As I got older and became more involved in “organized” baseball, the pick-up games became less frequent – not because of lack of time but because “real” baseball began to put limits on what we could do. In hopes of becoming “better” players we began to pay more attention to the rules that the Little League coaches taught us and work on the “weaknesses in our game” that they had noticed.  The game became a more serious undertaking. Soon the afternoon pick-up games stopped completely and our only baseball time was team practices or games. Since the number of people on the team roster was limited, many of the neighborhood players who hadn't made the team hung up their gloves and moved on to other things. In the process, my circle of friends became smaller and baseball lost much of its variability and spontaneity.

It appears that my experience may not be unique because fewer children are playing baseball today than at any time during the last 50 years. Some of this decline may be the result of increased activity options available to children, but I believe a major reason is that baseball has lost the spontaneity and dynamism that could have kept it fun, robust, and inclusive. Youth baseball has become adult-directed and tied to a set of confining rules so that the variability and innovation needed to survive in our ever-changing world has been curtailed. Baseball has become less chaotic and interesting and increasingly irrelevant to most American children. While baseball still claims to be America’s pastime, that status is now in doubt.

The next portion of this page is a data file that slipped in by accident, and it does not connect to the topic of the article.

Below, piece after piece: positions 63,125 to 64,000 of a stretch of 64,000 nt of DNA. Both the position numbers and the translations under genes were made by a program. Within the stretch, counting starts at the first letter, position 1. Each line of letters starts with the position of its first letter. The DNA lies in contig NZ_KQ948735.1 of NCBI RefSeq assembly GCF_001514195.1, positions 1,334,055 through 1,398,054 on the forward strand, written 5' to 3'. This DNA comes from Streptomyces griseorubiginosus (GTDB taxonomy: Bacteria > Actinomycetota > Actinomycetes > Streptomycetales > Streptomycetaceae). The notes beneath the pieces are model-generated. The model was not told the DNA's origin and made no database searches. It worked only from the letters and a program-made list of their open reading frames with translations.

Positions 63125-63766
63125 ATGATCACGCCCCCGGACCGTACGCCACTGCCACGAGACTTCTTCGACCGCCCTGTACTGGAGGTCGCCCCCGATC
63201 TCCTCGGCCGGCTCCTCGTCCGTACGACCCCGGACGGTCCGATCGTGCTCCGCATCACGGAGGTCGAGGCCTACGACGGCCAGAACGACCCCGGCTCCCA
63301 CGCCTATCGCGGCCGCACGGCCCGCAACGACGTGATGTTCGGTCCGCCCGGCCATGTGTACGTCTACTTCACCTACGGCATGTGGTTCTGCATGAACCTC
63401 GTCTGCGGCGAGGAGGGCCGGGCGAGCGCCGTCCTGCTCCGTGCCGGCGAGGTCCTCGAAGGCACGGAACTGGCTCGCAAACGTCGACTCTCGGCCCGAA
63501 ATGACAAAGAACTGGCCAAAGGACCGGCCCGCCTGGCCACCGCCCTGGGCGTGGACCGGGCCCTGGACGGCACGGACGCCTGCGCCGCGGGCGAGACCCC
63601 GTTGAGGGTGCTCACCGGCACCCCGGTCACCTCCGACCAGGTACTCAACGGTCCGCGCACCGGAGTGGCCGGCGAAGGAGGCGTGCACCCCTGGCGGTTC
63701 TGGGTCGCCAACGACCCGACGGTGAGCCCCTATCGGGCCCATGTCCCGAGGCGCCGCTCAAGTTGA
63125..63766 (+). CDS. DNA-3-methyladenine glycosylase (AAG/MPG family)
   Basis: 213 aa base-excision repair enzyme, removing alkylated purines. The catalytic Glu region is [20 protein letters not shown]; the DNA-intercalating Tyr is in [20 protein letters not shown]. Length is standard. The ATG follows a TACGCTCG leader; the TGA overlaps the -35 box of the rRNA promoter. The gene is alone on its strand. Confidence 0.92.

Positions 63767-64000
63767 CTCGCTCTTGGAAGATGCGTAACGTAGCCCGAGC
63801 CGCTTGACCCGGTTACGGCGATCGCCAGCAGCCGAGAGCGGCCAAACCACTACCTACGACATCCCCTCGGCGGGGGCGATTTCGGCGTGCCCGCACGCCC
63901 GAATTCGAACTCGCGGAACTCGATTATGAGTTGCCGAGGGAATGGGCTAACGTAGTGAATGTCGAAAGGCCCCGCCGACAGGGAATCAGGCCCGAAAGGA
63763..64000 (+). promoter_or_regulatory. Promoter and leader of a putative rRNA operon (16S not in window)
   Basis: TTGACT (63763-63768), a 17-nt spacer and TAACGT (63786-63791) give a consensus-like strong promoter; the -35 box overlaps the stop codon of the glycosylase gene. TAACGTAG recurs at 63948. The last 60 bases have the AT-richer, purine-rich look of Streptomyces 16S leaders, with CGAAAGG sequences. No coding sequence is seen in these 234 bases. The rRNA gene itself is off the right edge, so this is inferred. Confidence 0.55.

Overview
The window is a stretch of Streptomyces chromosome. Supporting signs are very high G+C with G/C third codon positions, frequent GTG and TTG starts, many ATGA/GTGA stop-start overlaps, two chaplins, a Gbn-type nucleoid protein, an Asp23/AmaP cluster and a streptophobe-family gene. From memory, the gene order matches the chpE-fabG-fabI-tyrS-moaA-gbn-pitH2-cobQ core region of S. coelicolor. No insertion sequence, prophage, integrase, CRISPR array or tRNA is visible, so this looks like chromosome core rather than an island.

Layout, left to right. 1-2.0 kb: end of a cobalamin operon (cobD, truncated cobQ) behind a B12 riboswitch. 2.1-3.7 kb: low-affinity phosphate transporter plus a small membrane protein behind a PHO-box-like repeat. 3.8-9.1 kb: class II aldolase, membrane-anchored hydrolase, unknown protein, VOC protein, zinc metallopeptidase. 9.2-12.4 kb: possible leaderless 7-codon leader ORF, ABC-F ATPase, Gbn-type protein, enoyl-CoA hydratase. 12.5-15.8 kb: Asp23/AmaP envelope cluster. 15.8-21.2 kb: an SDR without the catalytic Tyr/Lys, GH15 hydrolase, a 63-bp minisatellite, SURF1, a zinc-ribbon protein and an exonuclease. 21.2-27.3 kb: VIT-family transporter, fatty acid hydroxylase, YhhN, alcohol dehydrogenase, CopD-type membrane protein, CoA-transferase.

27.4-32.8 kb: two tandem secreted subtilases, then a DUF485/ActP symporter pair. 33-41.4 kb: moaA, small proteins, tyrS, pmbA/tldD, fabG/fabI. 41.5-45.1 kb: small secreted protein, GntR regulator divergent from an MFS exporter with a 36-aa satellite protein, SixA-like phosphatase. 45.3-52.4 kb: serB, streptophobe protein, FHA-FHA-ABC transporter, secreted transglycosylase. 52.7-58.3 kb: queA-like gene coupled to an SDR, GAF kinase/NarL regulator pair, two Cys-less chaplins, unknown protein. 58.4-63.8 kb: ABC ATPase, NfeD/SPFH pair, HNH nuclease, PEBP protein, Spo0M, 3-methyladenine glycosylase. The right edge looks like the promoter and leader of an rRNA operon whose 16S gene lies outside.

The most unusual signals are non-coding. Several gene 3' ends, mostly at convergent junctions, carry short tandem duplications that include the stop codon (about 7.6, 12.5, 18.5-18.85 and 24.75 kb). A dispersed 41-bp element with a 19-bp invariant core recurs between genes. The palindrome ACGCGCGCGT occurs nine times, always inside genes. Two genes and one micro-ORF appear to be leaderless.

In many ways our health care system parallels baseball. Over the last several decades there has been an increased emphasis on uniformity in health care. Consolidation of health care clinics, providers, and systems has occurred while standardization of disease management protocols has become the norm. Definitions and measures of success have also been standardized and policies have been put in place to facilitate progress toward the desired and defined outcomes. Evidence-based practices are touted as the ideal, leaving little tolerance for spontaneity, individuality, creativity, and variability.

Like baseball’s development system which continues to produce some superstar players, this standardization of health care has also provided some tremendous benefits.  The quality, safety, and value of services have increased and overall health outcomes have improved.  These efforts have helped create one of the best medical care systems in the world and they need to be maintained and expanded.